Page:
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International Journal of Hematology

, Volume 107, Issue 2, pp 251–256 | Cite as

Successful management of a hydropic fetus with severe anemia and thrombocytopenia caused by anti-CD36 antibody

  • Xiuzhang Xu
  • Lin Li
  • Wenjie Xia
  • Haoqiang Ding
  • Dawei Chen
  • Jing Liu
  • Jing Deng
  • Yangkai Chen
  • Zhiming He
  • Jiali Wang
  • Yuan Shao
  • Sentot Santoso
  • Xin Ye
  • Qun Fang
Case Report

Abstract

Cases of CD36 deficiency are not rare in Asian populations, foetal and neonatal alloimmune thrombocytopenia (FNAIT) caused by anti-CD36 isoantibodies appears more frequent than other HPA alloantibodies. However, little is known about the treatment of anti-CD36 mediated FNAIT in this region. A Chinese male foetus, whose mother had a history of multiple intrauterine foetal demise and/or hydrops, was diagnosed with severe FNAIT at 27 weeks of gestational age. Immunological analysis revealed total absence of CD36 on platelets and monocytes from mother, caused by a 329–330delAC mutation of the CD36 gene. Anti-CD36 and anti-HLA class I antibodies were detected in the maternal serum, whereas only anti-CD36 isoantibodies were detectable in the foetal blood sample. Serial intrauterine transfusions with red blood cells (RBC) and platelets from a CD36null donor were performed to improve the severe anaemia and thrombocytopenia. The baby (2250 g; Apgar scores 10) was delivered vaginally at 32 weeks of gestation with normal haemoglobin (186 g/L) but low platelet count (48 × 109/L). After 2 days the platelet count rose to 121 × 109/L. This report suggests that intrauterine transfusions with compatible RBC and CD36null platelets are useful in preventing the deleterious clinical effects of anti-CD36-mediated severe FNAIT.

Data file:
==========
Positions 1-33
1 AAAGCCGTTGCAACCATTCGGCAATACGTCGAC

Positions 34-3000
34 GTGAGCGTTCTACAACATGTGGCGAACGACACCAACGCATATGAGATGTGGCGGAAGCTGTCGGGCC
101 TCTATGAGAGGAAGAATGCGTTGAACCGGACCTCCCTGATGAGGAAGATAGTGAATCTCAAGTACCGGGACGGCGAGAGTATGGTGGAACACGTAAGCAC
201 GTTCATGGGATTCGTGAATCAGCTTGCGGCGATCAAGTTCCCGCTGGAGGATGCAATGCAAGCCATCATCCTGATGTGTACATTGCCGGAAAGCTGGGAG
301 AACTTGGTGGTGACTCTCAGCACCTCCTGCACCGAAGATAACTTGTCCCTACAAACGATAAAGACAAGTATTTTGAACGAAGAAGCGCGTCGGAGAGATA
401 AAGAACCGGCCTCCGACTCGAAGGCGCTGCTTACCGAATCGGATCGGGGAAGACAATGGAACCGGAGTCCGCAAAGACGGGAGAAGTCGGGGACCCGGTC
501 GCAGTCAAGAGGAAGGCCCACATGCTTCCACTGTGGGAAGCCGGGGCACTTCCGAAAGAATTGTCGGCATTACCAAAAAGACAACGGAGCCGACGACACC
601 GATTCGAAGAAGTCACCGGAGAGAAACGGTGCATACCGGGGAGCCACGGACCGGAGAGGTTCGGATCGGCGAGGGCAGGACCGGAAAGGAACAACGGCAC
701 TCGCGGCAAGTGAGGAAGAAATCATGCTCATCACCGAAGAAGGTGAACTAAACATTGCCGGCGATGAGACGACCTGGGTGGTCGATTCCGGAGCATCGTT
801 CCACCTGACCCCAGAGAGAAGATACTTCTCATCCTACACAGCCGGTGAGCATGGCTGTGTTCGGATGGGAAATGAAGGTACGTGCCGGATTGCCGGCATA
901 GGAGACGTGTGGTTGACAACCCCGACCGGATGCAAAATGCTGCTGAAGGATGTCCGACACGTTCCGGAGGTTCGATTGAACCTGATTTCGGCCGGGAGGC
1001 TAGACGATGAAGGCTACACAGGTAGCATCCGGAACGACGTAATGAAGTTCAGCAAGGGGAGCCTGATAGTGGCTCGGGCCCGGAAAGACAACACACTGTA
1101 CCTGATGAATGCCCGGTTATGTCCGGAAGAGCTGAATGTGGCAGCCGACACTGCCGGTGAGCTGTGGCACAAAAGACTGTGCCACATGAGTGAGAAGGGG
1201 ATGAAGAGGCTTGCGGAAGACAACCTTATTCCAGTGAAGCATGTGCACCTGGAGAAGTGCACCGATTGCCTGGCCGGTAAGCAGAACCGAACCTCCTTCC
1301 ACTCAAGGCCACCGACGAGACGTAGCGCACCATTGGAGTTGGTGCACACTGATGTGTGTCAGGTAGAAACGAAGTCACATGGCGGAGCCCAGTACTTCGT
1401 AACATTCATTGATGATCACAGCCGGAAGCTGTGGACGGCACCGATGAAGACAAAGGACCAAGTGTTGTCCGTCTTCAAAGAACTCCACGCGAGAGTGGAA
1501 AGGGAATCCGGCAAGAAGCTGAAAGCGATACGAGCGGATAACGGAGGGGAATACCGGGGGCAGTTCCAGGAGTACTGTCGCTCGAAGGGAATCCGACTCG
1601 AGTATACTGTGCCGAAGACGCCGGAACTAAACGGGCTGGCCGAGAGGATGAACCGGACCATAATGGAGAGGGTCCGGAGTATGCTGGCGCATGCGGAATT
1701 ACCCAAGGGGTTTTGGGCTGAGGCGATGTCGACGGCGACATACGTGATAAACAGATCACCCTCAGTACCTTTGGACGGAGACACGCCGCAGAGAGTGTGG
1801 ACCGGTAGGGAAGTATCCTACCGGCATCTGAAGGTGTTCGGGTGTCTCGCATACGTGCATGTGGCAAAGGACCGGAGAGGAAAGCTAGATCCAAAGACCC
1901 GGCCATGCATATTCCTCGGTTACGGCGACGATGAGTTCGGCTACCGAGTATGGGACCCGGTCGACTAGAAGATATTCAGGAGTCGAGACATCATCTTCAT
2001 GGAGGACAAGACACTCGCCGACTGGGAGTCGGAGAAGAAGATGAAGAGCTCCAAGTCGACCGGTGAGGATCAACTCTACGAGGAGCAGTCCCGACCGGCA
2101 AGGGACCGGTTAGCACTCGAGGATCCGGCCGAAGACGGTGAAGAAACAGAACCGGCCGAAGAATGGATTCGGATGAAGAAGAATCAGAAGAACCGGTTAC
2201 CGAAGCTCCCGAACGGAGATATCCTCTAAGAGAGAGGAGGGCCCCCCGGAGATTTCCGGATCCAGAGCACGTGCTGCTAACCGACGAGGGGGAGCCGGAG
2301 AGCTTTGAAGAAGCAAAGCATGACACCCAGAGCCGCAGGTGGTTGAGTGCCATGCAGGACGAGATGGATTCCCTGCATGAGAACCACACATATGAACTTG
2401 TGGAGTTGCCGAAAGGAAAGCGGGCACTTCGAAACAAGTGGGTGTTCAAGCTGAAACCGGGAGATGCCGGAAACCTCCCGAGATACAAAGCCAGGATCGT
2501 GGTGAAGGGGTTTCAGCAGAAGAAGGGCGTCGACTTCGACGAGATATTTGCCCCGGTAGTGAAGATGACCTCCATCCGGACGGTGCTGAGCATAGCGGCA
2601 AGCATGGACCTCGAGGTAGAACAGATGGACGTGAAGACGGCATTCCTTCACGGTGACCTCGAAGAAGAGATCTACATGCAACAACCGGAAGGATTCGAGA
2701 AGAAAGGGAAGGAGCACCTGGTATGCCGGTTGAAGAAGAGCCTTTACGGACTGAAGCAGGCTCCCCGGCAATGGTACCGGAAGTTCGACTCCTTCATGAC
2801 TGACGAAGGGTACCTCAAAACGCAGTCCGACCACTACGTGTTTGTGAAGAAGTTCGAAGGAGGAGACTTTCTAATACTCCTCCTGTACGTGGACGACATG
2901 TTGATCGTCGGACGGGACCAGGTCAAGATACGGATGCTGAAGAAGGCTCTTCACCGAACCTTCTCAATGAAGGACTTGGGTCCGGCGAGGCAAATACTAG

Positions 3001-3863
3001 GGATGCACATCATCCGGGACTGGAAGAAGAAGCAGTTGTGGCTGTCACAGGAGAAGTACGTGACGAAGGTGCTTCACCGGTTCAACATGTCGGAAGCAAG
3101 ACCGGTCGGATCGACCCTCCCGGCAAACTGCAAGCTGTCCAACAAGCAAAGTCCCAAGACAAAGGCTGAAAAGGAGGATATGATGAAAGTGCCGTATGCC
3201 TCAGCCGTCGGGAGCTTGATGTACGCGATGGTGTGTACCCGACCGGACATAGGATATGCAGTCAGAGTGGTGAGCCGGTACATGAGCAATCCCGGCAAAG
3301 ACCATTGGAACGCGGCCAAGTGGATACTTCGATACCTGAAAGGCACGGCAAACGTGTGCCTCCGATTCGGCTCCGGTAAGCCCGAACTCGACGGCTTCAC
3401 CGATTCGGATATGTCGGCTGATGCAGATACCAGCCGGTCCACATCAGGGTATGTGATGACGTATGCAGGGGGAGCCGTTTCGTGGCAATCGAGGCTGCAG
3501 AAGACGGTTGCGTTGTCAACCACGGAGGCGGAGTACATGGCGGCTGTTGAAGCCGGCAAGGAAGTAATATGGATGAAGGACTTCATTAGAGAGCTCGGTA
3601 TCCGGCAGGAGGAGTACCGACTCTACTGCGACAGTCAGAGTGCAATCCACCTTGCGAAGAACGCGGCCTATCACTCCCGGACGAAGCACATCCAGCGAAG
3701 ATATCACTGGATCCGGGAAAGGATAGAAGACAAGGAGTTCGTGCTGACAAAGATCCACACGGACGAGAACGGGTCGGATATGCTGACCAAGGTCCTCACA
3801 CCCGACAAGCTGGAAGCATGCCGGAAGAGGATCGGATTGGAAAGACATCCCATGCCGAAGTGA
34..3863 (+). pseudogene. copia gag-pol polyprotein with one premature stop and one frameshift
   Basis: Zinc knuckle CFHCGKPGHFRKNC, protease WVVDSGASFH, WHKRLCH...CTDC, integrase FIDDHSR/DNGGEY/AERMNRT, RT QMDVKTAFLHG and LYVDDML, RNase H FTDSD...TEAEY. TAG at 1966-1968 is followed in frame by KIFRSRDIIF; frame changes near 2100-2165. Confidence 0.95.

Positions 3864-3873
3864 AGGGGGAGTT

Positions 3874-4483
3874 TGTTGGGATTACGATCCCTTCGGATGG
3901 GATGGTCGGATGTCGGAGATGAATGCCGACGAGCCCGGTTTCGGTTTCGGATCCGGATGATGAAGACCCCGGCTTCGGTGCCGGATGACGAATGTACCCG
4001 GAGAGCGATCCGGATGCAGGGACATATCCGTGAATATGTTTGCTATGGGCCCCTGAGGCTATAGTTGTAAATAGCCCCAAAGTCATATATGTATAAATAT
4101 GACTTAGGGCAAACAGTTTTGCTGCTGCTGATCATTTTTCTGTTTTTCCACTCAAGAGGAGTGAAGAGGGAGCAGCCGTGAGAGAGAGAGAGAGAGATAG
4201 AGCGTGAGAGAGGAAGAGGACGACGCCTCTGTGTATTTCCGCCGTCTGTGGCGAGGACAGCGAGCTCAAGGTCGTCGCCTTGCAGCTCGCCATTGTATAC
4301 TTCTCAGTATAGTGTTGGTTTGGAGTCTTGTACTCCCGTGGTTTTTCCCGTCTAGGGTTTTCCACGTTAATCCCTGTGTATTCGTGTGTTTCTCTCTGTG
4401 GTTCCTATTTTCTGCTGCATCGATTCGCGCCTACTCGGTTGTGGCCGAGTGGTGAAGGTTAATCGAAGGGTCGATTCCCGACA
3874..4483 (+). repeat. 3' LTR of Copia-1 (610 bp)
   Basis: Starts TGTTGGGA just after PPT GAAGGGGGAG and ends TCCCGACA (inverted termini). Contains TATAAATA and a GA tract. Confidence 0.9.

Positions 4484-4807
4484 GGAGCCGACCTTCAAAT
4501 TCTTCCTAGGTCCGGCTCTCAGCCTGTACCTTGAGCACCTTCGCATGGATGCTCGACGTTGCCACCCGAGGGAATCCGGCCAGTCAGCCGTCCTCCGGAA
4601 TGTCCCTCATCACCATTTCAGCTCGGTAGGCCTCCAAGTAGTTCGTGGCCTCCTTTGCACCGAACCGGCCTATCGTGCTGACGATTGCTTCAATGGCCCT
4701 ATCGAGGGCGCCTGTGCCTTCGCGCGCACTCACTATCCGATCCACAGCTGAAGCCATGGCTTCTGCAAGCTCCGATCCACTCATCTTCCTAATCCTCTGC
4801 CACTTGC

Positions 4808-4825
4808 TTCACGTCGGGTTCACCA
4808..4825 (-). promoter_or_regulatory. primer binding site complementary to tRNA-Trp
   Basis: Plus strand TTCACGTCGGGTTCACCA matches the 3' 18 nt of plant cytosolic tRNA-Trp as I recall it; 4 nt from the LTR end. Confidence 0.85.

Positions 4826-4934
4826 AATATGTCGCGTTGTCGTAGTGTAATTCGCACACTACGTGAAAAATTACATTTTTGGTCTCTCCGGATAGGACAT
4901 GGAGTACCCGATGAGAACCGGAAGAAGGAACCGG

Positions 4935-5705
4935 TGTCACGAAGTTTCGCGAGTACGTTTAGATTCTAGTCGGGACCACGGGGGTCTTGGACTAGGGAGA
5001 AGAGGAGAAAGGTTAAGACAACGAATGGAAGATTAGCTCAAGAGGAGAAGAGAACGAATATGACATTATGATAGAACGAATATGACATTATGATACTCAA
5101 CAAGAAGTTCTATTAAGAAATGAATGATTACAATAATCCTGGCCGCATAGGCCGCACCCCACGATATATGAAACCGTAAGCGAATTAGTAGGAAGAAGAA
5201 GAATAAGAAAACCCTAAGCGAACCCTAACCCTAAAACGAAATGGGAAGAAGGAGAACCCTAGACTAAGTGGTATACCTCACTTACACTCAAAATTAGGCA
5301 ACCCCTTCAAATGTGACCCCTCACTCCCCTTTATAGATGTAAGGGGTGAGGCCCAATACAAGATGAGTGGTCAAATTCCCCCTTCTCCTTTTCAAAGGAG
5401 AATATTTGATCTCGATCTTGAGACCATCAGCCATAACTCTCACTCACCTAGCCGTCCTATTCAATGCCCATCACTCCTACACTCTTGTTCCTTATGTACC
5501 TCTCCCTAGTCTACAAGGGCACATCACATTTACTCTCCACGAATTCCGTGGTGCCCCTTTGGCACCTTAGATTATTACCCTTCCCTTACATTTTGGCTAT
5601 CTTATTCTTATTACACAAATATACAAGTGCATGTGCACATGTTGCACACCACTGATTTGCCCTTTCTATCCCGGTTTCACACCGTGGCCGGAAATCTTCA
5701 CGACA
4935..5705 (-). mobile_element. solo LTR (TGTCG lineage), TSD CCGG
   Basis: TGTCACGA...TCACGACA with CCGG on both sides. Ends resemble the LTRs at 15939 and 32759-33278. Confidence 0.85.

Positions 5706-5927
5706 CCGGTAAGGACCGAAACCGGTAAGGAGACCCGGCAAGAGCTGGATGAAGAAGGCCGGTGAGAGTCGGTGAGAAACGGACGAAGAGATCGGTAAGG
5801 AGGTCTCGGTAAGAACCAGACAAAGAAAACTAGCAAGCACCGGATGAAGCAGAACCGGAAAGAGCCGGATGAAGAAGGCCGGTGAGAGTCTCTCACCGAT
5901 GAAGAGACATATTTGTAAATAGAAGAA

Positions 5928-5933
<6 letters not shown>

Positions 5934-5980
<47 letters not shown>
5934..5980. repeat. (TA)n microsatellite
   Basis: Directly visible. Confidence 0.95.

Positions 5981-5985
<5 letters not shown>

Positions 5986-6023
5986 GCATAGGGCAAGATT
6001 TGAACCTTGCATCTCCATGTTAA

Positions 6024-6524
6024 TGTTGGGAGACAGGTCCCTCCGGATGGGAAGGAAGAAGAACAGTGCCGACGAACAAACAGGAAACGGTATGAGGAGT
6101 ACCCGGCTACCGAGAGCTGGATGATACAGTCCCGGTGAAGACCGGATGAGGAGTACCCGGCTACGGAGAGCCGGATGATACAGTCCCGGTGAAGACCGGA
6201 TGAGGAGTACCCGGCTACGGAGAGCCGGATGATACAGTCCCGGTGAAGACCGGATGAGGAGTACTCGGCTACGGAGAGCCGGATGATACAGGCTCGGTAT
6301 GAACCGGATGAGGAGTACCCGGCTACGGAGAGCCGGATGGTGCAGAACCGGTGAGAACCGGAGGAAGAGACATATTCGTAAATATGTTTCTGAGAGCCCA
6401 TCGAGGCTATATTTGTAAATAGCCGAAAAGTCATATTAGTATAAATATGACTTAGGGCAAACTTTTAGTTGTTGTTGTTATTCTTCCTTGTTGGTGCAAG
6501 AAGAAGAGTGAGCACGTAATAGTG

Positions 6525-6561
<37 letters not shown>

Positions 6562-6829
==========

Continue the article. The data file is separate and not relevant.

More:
Keywords

Foetal and neonatal alloimmune thrombocytopenia Anti-CD36 antibody Foetal anaemia and hydrops Intrauterine transfusion 

Notes

Acknowledgements

This work was supported by the grant from National Natural Science Foundation of China (Ref. number: 81601451), by the Natural Science Foundation of Guangdong Province of China (no. 2016A030313124/no. 2016A030313123), by the German Research Foundation, Excellence Cluster Cardiopulmonary System (to S. S.), and by Science and Technology and Innovative Commission of Guangzhou City (no. 201607010007/no. 201509010009/no. 201707010021).

Compliance with ethical standards

Conflict of interest

All authors declare that there is no conflict of interest.

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Copyright information

© The Japanese Society of Hematology 2017

Authors and Affiliations

  • Xiuzhang Xu
    • 1
    • 2
  • Lin Li
    • 3
  • Wenjie Xia
    • 1
  • Haoqiang Ding
    • 1
  • Dawei Chen
    • 1
  • Jing Liu
    • 1
  • Jing Deng
    • 1
  • Yangkai Chen
    • 1
  • Zhiming He
    • 3
  • Jiali Wang
    • 1
  • Yuan Shao
    • 1
  • Sentot Santoso
    • 1
    • 2
  • Xin Ye
    • 1
  • Qun Fang
    • 3
  1. 1.Institute of Blood TransfusionGuangzhou Blood CentreGuangzhouPeople’s Republic of China
  2. 2.Institute for Clinical Immunology and Transfusion MedicineJustus-Liebig UniversityGiessenGermany
  3. 3.Fetal Medicine Center, Department of Obstetrics and GynecologyThe First Affiliated Hospital of Sun Yat-sen UniversityGuangzhouPeople’s Republic of China

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